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Discussion Starter · #1 ·
Hello,

I am new to this forum and its exciting to be here!
I am an international student studying at UWaterloo, who just picked up a BR 160.
It sounds really good but that's out of the box, and I noticed that it has a plastic nut and bridge, and was would love to hear opinions on a bone replacement.
It sounds rather bright too, so would love some bassy/woody string recommendations.

This also is my first solid-wood guitar and I have no idea how to take care of it with humidity affecting the neck and all that.

As you can tell I would love any and all advice from you guys!

Thanks :)

PS - who is your favorite luthier based out of KW?
 

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Welcome to the forum R7maynard.

Thank you Google to know what is a BR-160.

IMO some kind looking plastic nut and bridge is very common.
I'm not sure you'll hear the difference with bone.
Generally guitars come with the smallest string gauge which gives a brighter sound than if the strings gauge were bigger.
A bigger gauge may need a truss rod ( and nut's string guide?) adjustment .
There is also the type of wood and the method of construction that influences the sound.
You should try several brands of guitars before buying. Have you done it ?

Luthier close to KW ?
Key West ??????


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I would recommend you put on some really light gauge electric guitar strings, and not worry about the sound so much just yet. I would recommend Ernie Ball Super Slinky 9-42 or even 8-38 gauge strings. The reason I say this is as a beginner the finger tips need to get calluses and your fingers need strength. Regular acoustic strings just plain hurt. The electric strings will be way easier to play and thus you will be able to practice longer and get better much faster.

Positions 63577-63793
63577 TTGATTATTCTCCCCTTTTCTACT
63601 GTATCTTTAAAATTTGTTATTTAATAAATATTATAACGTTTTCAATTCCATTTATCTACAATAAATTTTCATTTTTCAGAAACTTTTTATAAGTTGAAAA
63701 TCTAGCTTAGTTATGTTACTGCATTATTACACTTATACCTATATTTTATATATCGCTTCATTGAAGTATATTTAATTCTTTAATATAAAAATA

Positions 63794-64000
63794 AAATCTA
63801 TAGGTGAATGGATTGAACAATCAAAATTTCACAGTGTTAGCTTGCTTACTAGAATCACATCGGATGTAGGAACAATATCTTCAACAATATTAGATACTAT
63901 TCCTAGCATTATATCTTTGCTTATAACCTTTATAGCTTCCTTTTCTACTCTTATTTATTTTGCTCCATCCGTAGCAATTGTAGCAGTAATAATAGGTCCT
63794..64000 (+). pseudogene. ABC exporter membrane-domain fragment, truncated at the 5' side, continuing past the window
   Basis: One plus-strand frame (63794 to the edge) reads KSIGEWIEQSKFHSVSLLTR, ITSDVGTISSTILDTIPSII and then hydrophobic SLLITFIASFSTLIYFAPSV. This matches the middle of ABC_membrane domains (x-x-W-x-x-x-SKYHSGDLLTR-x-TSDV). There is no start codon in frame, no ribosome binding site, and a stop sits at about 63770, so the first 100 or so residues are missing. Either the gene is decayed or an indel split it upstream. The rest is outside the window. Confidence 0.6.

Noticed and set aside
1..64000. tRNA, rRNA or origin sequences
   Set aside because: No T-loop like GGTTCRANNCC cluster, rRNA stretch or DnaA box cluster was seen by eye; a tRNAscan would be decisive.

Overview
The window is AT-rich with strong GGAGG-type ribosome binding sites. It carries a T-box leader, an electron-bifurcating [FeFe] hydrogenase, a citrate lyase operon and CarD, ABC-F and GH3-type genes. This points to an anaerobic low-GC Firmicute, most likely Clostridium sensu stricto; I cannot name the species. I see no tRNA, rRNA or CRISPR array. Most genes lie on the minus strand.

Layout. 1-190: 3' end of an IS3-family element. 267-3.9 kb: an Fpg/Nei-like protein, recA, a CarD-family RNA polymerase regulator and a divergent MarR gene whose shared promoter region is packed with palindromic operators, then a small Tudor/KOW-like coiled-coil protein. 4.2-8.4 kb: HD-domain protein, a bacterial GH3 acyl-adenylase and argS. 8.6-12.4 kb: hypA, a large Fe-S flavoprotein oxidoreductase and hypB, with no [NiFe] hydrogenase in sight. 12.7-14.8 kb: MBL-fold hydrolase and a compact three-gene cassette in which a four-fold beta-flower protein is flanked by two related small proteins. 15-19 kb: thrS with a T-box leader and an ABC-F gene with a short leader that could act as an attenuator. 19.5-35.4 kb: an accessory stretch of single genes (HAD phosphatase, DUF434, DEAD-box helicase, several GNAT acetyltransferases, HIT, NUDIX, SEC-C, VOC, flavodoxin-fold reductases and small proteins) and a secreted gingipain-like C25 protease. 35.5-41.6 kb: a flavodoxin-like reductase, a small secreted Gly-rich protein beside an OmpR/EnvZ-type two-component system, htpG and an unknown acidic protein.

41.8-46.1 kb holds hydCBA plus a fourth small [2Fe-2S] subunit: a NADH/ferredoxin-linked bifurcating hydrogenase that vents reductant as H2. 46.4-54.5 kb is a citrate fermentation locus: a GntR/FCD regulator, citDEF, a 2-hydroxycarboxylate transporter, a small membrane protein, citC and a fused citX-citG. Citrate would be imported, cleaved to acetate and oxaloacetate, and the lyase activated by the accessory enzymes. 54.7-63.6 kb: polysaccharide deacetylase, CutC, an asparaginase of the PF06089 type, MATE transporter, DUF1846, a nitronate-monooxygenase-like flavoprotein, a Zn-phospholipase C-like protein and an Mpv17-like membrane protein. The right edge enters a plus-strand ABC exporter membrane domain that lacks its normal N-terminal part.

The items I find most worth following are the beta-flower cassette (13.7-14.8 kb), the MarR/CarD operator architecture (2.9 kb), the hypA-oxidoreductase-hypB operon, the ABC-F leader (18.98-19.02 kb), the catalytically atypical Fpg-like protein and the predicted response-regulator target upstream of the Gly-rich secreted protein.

Be sure to break your practice up into chords and scales etc, as well as learning songs or repertoire. That way you will be getting good at guitar, and building up as bunch of songs you can perform.
 

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.....a beginner the finger tips need to get calluses and your fingers need strength.

I agree
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" I would recommend Ernie Ball Super Slinky 9-42 or even 8-38 gauge strings."
player99
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- Neck truss rod may need adjustment. If not you'll have strings buzz.

Il keep guitar original ; strings gauge and nut and bridge.
Learn to play first
 

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Welcome to the forum. I agree don’t worry about the nut and bridge . Personally myself I never worried about that and what a great guitar to start off with . Also international student ? Welcome to Canada !, how long have you been here and where are you from? Have you met a Canadian goose yet aka a cobra chicken?
 

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Welcome to the forum. I am in the K-W area (Stanley Park area in south Kitchener)